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Warning over 'limited' plans to tackle child obesity

The Government's plan to tackle childhood obesity is "severely limited", experts have said.

Medical and public health experts "had hoped for much more", experts wrote in The British Medical Journal (The BMJ).

The childhood obesity plan, released last summer, drew much criticism from health bodies for omitting new curbs on junk food advertising.

The document had an emphasis on greater physical activity in schools and a voluntary scheme for the food industry to reformulate popular children's products to reduce sugar content.

Also central to the document is the Government's sugar tax on soft drinks.

The draft version of the document was 50 pages long but when it was published it was just 10 pages, wrote Professor Mark Hanson from the British Heart Foundation and the University of Southampton, Professor Neena Modi, president of the Royal College of Paediatrics and Child Health and Dr Edward Mullins, a trainee in obstetrics and gynaecology at Queen Charlotte's and Chelsea Hospital.

They said that " strong actions were conspicuous by their absence" and called the action plan " severely limited".

They added that the emphasis on personal choices and voluntary measures by the food industry were "especially disappointing".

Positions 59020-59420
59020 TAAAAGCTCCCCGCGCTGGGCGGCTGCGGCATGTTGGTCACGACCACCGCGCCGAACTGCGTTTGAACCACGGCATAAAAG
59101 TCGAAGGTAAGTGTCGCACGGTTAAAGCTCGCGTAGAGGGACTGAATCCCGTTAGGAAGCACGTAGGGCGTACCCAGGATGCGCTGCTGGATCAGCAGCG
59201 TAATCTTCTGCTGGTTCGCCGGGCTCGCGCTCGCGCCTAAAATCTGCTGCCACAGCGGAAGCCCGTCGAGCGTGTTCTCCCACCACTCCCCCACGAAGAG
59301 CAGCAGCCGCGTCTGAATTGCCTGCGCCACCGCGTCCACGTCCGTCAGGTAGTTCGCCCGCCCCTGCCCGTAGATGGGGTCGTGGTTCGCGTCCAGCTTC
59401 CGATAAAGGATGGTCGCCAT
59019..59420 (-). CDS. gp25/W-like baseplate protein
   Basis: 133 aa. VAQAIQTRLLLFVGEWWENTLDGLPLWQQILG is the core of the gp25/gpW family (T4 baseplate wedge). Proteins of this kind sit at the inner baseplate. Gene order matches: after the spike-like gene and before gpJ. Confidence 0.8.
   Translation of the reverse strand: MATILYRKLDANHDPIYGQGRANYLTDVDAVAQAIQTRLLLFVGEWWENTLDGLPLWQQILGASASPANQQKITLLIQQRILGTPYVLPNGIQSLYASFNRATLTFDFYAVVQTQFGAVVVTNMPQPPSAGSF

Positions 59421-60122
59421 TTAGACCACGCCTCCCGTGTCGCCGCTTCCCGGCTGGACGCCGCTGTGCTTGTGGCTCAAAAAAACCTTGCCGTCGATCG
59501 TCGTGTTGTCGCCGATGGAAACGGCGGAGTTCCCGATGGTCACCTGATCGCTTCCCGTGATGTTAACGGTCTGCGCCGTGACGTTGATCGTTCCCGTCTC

" The concept that obesity prevention is predominantly a matter of personal or parental responsibility has been particularly unhelpful," they wrote.

" Infants and young children are wholly vulnerable to the actions of adults and to the broader societal factors that create an obesogenic environment, including the marketing practices of industry.

"For older children and young people, and their parents, a sole focus on personal responsibility is likely to result in guilt, resistance, denial, and perpetuation of the problem.

"Voluntary actions, ranging from people trying to lose weight to industry developing healthier products, have so far been ineffective in halting the rise in obesity, so the G overnment's emphasis on personal choices and voluntary measures by industry is especially disappointing."

The authors added: " We do not know why the UK Government reneged on delivering the promised and much-needed strategy, but we do know that the value of investing in long term population health is often compromised by the short term focus of politics."

Caroline Moye, head of World Cancer Research Fund, said: " Theresa May and her government missed a key opportunity to really help reduce the burden obesity is having on our children's health.

"Being overweight or obese increases the risk of a number of different conditions including 11 common cancers."

Public Health Minister Nicola Blackwood said: "No other country in the world has set out such ambitious plans and six months in we are making significant progress, with many industry leaders already taking action to cut sugar in their products."

Duncan Selbie, PHE chief executive, said: "The Government's childhood obesity plan is a good start on the journey to reverse child obesity. It is quintessentially British to complain about what it does not include rather than focus on the significant action being taken.

"Our evidence review called for voluntary sugar reformulation, to repeat the success of the world leading achievements on salt reduction, and much more will be done through the nutrient profiling model and the sugar levy. Let's implement the plan and start making a difference."

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